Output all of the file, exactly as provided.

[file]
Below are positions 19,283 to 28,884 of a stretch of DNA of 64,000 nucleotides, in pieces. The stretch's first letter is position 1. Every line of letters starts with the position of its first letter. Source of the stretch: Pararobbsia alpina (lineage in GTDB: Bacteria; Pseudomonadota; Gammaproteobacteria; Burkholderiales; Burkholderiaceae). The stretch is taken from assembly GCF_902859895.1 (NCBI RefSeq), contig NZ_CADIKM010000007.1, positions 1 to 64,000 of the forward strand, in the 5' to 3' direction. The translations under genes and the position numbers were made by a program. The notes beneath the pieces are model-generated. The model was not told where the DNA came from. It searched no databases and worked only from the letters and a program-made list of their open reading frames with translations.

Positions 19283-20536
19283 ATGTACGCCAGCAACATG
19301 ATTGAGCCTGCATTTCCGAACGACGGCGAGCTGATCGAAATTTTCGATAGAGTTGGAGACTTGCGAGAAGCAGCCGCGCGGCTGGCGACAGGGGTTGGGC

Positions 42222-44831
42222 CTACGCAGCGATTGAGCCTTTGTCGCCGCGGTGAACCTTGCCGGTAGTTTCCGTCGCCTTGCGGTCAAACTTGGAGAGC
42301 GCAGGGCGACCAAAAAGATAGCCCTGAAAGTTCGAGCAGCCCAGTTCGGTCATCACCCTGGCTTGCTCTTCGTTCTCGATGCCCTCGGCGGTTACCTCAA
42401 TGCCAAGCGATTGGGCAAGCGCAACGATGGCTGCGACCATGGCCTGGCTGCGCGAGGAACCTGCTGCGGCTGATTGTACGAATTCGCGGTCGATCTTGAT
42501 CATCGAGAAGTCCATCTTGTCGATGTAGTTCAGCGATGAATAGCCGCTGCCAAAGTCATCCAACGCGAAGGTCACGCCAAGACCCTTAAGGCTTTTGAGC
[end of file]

Below are positions 19,283 to 28,884 of a stretch of DNA of 64,000 nucleotides, in pieces. The stretch's first letter is position 1. Every line of letters starts with the position of its first letter. Source of the stretch: Pararobbsia alpina (lineage in GTDB: Bacteria; Pseudomonadota; Gammaproteobacteria; Burkholderiales; Burkholderiaceae). The stretch is taken from assembly GCF_902859895.1 (NCBI RefSeq), contig NZ_CADIKM010000007.1, positions 1 to 64,000 of the forward strand, in the 5' to 3' direction. The translations under genes and the position numbers were made by a program. The notes beneath the pieces are model-generated. The model was not told where the DNA came from. It searched no databases and worked only from the letters and a program-made list of their open reading frames with translations.

Positions 19283-20536
19283 ATGTACGCCAGCAACATG
19301 ATTGAGCCTGCATTTCCGAACGACGGCGAGCTGATCGAAATTTTCGATAGAGTTGGAGACTTGCGAGAAGCAGCCGCGCGGCTGGCGACAGGGGTTGGGC

Positions 42222-44831
42222 CTACGCAGCGATTGAGCCTTTGTCGCCGCGGTGAACCTTGCCGGTAGTTTCCGTCGCCTTGCGGTCAAACTTGGAGAGC
42301 GCAGGGCGACCAAAAAGATAGCCCTGAAAGTTCGAGCAGCCCAGTTCGGTCATCACCCTGGCTTGCTCTTCGTTCTCGATGCCCTCGGCGGTTACCTCAA
42401 TGCCAAGCGATTGGGCAAGCGCAACGATGGCTGCGACCATGGCCTGGCTGCGCGAGGAACCTGCTGCGGCTGATTGTACGAATTCGCGGTCGATCTTGAT
42501 CATCGAGAAGTCCATCTTGTCGATGTAGTTCAGCGATGAATAGCCGCTGCCAAAGTCATCCAACGCGAAGGTCACGCCAAGACCCTTAAGGCTTTTGAGC